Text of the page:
- The 2020 Chevrolet Corvette Stingray is the first mid-engine Vette in history.
- With an LT2 Small Block V8, the new Stingray is the fastest entry-level Vette ever.
- Prior to its on-sale date, the performance car will embark on a cross-country tour.
The 2020 Chevy Corvette Stingray is a quantum leap ahead for Corvettes. By putting the complete drivetrain right in the middle, many, many performance benefits follow. And they all flow from the engine itself, what GM calls “The jewel in the center.” Sitting right there in the middle of everything, just like it should, is Chevy’s next-generation, naturally-aspirated 6.2-liter Small Block V8, dubbed the LT2. It cranks out 495 horsepower and 470 lb-ft. of torque, the most horsepower and torque for any entry-level Corvette.
2020 Chevy Corvette Stingray: The Jewel In The Center
From a powertrain engineering standpoint, perhaps the greatest improvement is found in the lubrication and ventilation system of all places. For the first time ever, the base Stingray gets an engine-mounted dry sump oil system, and three scavenge pumps. Scavenge pumps are usually located at the engine’s lowest point, and GM says the pumps will keep oil volume high in the interest of performance. This is GM’s everso nice way of saying the engine won’t starve itself for oil under high G loads and blow up like a grenade. If you don’t have to worry about the engine slopping all its oil over to one side, that means you can maximize the car’s foundation in order to improve overall performance.
In essence, by mounting the mill down low, the center of gravity drops, but handling capabilities increase.
It’s The Little Things
Naturally, Chevy shows off the engine through a 3.2mm glass panel on the rear hatch. In addition to being a nice bit of flash, the panel features a cantilevered trailing edge which extracts heat from the engine compartment. The exhaust system’s wires and manifold, routing fasteners, coolant hoses, all the tubes, and even the bolts were built with appearance in mind. The engine’s components were given as careful consideration as the exterior, and even the heat shields are textured just so. There’s a brand-new block and vent system and the centerline of the crankshaft sits an inch lower to the ground, where it mates with the transaxle for better handling.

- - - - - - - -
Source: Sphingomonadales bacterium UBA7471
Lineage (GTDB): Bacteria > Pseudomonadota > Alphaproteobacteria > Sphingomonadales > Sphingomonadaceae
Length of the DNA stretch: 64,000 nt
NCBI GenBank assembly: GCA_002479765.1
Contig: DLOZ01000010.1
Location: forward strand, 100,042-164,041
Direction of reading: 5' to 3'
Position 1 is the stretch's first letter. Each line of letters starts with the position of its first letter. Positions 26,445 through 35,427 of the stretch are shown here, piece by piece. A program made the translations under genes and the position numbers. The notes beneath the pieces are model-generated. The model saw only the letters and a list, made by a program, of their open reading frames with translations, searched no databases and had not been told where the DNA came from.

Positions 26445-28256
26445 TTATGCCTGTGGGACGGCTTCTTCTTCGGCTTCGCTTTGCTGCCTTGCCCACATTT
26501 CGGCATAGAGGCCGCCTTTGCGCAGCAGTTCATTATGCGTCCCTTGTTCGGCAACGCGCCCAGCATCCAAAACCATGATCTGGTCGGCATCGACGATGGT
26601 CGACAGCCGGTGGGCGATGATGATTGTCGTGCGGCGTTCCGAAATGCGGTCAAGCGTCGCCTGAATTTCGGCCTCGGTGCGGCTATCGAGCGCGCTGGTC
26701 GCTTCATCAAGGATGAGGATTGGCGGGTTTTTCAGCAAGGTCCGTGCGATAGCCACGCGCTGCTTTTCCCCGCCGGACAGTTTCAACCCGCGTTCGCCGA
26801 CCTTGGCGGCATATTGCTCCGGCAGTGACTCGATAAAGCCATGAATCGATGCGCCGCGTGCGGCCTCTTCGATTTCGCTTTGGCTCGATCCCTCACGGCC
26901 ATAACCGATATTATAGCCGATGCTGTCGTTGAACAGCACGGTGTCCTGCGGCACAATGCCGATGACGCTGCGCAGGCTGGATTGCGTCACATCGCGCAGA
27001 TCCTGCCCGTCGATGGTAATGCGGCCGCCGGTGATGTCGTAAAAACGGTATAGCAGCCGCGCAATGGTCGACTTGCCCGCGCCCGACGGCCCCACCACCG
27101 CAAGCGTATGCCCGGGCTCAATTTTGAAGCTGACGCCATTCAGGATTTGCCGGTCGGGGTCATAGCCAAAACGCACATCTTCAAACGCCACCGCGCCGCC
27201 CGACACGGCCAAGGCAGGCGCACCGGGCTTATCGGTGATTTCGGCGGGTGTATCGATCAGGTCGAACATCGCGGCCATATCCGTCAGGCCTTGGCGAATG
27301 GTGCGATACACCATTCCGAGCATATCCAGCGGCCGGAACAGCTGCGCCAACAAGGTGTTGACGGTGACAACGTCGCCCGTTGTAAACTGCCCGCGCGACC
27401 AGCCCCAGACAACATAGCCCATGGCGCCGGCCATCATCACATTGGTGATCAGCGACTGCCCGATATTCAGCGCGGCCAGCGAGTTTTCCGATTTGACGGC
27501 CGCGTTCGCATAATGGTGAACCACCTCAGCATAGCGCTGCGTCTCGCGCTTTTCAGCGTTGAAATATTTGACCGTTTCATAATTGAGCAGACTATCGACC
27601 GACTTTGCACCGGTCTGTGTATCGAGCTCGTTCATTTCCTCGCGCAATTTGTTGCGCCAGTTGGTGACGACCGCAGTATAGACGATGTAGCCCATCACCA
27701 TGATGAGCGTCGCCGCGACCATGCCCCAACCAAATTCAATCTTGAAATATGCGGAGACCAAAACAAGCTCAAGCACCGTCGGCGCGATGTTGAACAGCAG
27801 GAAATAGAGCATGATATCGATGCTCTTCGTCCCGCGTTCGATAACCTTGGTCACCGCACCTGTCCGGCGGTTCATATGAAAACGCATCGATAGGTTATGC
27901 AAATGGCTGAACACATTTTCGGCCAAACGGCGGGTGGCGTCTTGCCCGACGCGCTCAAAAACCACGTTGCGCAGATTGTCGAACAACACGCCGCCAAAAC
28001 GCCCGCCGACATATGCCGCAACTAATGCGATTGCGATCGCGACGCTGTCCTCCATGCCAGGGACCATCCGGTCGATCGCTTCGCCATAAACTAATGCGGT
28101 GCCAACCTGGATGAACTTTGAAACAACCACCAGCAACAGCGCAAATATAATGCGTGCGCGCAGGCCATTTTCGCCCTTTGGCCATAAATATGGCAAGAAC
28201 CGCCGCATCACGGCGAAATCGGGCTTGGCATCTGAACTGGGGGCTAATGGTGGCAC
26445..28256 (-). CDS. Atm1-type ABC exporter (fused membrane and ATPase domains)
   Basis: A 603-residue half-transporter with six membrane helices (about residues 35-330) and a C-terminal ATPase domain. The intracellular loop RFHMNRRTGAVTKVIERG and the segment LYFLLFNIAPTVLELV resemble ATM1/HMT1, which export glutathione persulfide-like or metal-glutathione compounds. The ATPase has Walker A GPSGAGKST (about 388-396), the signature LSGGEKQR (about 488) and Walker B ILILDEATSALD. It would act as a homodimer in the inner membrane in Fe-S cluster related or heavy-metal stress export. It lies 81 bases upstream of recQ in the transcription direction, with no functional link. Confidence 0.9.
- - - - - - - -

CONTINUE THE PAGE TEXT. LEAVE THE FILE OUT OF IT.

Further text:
Oh, and the valve covers are red.
2020 Chevy Corvette Stingray: Transmission Tech
The new mid-engine layout dictates a full-blown transaxle setup, mounted directly to the engine itself. This would be Chevy’s first eight speed dual-clutch transmission, one they say provides lightning-fast shifts and excellent power transfer. This transmission, unique to the new Stingray, was designed in-house with TREMEC. There’s a trick, double-paddle de-clutch feature that allows you to disconnect the clutch by holding both paddles for more manual control. At the moment, I’m not sure why I’d want to do that, but give me some time with the car and I’ll come up with a reason. And sorry folks, no manual transmission!
The new small block V8 has a torque curve optimized for the DCT’s capabilities. The DCT is set up with a very low first gear for better launch, and the close-ratio of gears two through six keep the engine near the power peak. The top two cogs, seventh and eighth, are tall for the sake of fuel economy. I wonder which can go the farthest on a tank of gas, the new Vette, a Ferrari 488 or a Porsche 911?